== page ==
The International Monetary Fund (IMF) conducted a study, according to the results of which some central banks are planning to issue their own cryptocurrencies (CBDC).
The IMF together with the World Bank conducted a survey among representatives of the Central Bank of different countries. During the survey, researchers received 96 responses that were analyzed and included in the report.
According to the IMF, several central banks are considering the possibility of issuing any form of state cryptocurrency. Thus, in Uruguay, a pilot project CBDC has already been launched. The Bahamas, China, the East Caribbean Monetary Union, Sweden and Ukraine are “on the threshold” to start testing their own digital currency.
In addition, according to the survey results, a large number of central banks explore the possibilities of state-owned cryptocurrencies, as well as their impact on the banking sector, financial stability, non-bank financial institutions and monetary policy.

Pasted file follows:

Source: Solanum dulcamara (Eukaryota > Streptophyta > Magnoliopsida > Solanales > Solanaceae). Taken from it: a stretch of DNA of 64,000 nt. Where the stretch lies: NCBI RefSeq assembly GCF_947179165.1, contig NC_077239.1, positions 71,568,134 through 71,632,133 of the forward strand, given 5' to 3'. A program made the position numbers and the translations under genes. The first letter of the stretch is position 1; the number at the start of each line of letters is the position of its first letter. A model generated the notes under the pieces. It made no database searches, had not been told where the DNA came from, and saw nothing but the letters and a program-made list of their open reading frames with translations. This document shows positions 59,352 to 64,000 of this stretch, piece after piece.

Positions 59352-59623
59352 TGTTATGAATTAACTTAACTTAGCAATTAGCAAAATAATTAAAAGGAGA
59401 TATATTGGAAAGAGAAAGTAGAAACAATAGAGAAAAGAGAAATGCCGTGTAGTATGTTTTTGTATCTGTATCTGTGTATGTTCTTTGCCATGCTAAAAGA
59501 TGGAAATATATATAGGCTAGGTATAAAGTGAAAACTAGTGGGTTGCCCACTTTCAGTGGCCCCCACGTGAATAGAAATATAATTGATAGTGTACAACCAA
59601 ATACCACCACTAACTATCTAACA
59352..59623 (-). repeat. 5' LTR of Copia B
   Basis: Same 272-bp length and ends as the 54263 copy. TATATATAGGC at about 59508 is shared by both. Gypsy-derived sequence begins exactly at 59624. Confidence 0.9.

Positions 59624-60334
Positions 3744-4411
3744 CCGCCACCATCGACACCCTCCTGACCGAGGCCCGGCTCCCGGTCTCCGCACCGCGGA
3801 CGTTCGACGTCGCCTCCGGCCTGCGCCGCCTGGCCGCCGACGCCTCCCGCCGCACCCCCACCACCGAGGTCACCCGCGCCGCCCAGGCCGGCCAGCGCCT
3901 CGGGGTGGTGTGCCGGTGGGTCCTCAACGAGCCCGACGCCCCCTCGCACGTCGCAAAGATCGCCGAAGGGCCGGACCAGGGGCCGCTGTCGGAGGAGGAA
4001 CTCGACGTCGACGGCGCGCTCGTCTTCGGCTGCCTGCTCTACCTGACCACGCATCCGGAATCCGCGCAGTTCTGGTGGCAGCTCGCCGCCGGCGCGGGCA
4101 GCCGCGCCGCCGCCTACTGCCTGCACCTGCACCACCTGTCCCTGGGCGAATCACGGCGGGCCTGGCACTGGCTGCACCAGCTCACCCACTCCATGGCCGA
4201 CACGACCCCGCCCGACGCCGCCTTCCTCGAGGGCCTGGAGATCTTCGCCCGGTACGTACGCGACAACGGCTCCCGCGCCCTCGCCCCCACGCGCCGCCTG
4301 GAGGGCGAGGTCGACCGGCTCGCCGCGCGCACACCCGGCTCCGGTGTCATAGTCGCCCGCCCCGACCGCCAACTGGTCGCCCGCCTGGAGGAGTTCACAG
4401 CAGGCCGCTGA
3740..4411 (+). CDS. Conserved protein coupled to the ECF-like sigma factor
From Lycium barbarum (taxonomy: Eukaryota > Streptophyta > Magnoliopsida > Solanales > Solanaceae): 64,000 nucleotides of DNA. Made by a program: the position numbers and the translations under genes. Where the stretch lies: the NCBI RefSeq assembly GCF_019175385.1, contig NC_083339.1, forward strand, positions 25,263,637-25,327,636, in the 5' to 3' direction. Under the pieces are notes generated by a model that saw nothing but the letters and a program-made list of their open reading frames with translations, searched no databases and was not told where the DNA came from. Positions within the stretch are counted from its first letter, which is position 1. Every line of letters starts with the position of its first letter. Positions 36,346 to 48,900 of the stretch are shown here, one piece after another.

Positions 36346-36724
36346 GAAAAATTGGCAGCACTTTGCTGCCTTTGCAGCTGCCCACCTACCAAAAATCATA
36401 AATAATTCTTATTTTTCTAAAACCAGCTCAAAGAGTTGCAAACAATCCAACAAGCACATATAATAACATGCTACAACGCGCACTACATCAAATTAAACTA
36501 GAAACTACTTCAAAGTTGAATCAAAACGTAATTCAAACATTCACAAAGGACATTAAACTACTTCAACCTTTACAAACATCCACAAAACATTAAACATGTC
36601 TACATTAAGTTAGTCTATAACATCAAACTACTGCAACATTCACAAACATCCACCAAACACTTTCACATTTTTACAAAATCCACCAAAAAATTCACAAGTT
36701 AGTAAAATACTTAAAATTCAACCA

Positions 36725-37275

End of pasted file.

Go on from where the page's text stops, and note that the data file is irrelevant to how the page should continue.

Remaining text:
Interestingly, while the goals of the central banks are different. Developing countries consider state cryptocurrencies as a means of payment for people with limited access to banking services. Developed countries and some developing countries see the CBDC as an alternative to cash.
At the same time, the researchers noted that not a single central bank is interested in issuing a fully anonymous cryptocurrency. That is, the state cryptocurrency transactions must be traceable in the case of a request from the authorities.
Earlier, a study by the World Economic Forum (WEF) showed that at least 40 central banks from different countries are considering the possibility of issuing their own digital currencies.